What you should know before renting a car
Photo credit: Canva.com
If renting a car is part of your vacation or business travel plans, doing research ahead of time can save you money and headaches. Start by comparing prices online to see what is available in your price range.
The vehicle’s size, your driving record, where you pick up and return the vehicle, and the insurance coverage options you choose can affect the rental price.
“Compact,” “mid-size” and “luxury” can mean different things at various car rental companies. Look at the car models or passenger seating capacity of the vehicles in each category to get a better idea of the size.
You may be disqualified from renting a car if you have a recent traffic violation, such as reckless driving, seat belt violations, wrecks, leaving the scene of an accident, driving under the influence convictions, or driving with an invalid, suspended or revoked license. To know if your driving record might disqualify you, ask the company if it checks driving records.
The rental company may offer to sell you insurance to cover you while driving its car. If you have auto insurance on your personal car, check with your insurer to see if that policy covers your rental. When traveling for business, your employer’s insurance may cover the rental car. Also, some credit card companies provide coverage when you use their card to pay for the car rental.
A collision damage waiver is an agreement with the rental company in which you pay a fee up front and, in return, the company agrees to not hold you responsible for any damage to the rental car when you return it. Before you purchase insurance coverage or a collision damage waiver, be sure you understand the details and any exceptions that might apply.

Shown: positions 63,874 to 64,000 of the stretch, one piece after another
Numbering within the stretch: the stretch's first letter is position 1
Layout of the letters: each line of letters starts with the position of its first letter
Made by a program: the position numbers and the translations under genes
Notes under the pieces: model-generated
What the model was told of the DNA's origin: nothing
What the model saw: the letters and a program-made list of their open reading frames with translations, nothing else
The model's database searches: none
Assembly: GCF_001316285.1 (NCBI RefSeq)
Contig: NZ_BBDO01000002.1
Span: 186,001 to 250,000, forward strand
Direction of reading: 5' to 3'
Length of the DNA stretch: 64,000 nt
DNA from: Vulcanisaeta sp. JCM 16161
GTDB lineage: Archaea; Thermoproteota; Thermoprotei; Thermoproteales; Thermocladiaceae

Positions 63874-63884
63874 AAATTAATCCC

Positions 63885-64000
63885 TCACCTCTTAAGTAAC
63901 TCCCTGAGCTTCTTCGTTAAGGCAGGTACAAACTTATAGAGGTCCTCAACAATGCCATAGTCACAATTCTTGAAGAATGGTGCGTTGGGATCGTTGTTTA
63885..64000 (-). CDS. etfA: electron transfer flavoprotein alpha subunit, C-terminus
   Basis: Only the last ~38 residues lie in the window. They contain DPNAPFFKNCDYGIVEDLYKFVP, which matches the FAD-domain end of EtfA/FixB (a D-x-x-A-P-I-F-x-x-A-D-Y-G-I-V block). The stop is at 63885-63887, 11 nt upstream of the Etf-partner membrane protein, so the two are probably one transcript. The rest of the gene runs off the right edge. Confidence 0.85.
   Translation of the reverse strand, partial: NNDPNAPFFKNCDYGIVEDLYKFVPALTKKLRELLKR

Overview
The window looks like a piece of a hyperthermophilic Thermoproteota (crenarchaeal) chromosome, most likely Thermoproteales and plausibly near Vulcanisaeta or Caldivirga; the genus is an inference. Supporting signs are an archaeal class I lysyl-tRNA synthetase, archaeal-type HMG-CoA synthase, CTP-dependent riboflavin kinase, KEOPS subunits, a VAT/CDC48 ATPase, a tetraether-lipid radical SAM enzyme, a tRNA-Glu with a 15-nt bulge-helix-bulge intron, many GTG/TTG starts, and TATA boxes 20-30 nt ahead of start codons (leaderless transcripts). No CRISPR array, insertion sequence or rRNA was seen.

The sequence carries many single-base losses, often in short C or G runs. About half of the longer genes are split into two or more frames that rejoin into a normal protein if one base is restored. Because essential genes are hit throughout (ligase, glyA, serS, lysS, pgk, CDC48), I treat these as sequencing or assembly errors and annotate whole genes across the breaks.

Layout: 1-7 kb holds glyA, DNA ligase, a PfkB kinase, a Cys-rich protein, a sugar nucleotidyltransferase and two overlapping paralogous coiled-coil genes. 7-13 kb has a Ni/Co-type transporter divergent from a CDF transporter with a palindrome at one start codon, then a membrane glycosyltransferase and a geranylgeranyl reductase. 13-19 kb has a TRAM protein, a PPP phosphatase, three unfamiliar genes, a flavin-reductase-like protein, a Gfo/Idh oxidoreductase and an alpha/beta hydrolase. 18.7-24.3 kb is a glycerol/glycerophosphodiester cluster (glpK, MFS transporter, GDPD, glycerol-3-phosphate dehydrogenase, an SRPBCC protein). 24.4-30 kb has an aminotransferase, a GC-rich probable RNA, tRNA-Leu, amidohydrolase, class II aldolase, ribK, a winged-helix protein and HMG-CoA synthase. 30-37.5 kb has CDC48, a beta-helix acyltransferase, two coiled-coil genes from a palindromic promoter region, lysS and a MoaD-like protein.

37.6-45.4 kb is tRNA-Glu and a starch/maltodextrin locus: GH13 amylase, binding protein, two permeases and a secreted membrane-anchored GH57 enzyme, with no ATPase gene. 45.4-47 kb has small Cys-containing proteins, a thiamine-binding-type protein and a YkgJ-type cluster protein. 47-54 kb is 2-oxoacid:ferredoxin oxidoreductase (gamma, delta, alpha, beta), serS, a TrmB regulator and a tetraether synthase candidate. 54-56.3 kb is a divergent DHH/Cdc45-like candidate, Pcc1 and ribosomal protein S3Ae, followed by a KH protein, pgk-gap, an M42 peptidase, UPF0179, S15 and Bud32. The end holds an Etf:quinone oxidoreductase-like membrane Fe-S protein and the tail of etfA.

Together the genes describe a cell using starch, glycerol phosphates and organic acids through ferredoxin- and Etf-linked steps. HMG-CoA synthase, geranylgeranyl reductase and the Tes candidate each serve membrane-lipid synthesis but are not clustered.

Other factors that will affect the price of the car rental include:
- State and local taxes on the rental price.
- Fees for early or late returns. Contact the rental company before you return the car early or if you are running late to find out your options to avoid additional fees.
- Airport surcharges. Picking up the car at an airport, rather than at a rental center elsewhere, may cost more.
- Fuel charges. Return the car with a full tank of gas to avoid paying the rental company to fill the tank, usually at prices higher than a local gas station.
- Out-of-state charges. If you plan to drive the car to another state, check to see if the rental contract permits that and if there is an added charge.
- Equipment rental. Navigation systems, car seats and ski racks cost extra.
- Additional drivers. There may be a charge to add an additional driver.
- Drop-off fees. Ask about the fees to drop off the car at a location other than where you picked it up. These can be steep.
- Tolls. The rental company may offer a way to automatically pay any tolls along the route you are traveling. This is a convenience, but the cost varies among different rental companies.
To avoid unpleasant surprises on your bill, know all the fees and conditions that are part of the total rental contract.
Need a personal injury attorney due to an accident?
Put your trust in Morrow, Gates and Morrow.
If you or a loved one are injured in an accident through no fault of your own, you should seek legal assistance immediately. At Morrow, Gates & Morrow our attorneys are highly experienced in handling personal injury cases of all types and will work hard to get you the compensation you deserve.